Here’s what to do when your people make irrational and unsafe choices.
Humans are not always rational creatures. We can be very impulsive, and sometimes we act as though we're much more interested in short-term results than long-term value.
Here's an example: Someone on your crew figures he'll "save time" by not taking a couple minutes to walk across the jobsite to get the stepladder that he really needs to do his next task. Instead, he climbs up onto a 5-gallon pail that's balanced on two cinder blocks to reach his work. There are lots of ways you could respond. Some are more productive than others. Here are a few ideas that should do more good than harm:
Ask him to carefully climb down from the pail. When he's safely on the floor and you have his complete attention, take a moment to make a few points. Tell him that it's his responsibility to follow the jobsite safety rules. Let him know that the rules are in place to keep him from getting hurt. Tell him that you care about him and don't want him to get hurt. Remind him that his family is depending on him to not get hurt.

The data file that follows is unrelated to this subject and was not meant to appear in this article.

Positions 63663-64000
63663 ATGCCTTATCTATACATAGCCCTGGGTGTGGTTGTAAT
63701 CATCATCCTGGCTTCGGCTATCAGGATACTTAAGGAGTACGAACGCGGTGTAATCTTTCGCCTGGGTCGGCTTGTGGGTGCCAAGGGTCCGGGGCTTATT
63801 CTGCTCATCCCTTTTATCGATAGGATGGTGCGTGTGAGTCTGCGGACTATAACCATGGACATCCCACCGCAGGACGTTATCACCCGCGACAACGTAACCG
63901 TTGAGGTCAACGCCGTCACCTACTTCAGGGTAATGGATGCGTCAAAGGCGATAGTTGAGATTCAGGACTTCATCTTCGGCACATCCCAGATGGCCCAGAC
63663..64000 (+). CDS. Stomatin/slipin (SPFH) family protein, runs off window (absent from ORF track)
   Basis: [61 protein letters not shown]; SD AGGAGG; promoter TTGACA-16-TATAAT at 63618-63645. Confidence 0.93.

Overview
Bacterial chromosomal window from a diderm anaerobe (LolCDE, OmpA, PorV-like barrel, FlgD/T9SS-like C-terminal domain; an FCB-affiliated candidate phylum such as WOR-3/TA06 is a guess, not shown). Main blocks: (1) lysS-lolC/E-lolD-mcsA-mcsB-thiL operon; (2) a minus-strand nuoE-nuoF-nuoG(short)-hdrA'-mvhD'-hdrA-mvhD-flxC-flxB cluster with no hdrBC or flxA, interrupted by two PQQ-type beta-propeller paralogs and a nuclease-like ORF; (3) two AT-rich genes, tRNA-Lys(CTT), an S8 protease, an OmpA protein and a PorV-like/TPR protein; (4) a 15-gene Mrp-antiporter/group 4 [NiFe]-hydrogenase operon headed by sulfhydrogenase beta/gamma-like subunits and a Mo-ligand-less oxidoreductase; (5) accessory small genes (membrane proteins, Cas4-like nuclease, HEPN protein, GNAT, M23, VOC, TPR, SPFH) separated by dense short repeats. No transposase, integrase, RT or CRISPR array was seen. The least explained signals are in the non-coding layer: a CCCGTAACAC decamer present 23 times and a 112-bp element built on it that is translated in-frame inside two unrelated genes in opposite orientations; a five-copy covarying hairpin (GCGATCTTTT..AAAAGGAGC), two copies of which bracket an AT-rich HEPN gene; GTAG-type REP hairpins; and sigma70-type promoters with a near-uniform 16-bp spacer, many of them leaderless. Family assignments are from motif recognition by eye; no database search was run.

Ask him to use a stepladder to finish the job. Remind him that his quick, irrational, and unsafe choice to use the 5-gallon pail instead of a stepladder could have had bad, long-term consequences. If he had fallen and injured his back, he could have been off work for a long time, and that would have very real, very negative consequences for him and his family.
You’re not finished yet. Thank him for switching to the stepladder. You may be surprised at how safe behaviors improve when you make a point of acknowledging safe behavior and thanking your crew for doing the right thing and doing it the right way. You could build even more goodwill by asking his opinion on whether the necessary tools, supplies, and materials could be stored in a more convenient location.
Let your people know that you are personally invested in their safety. They may be too tough to show it, but they’ll appreciate knowing that you care.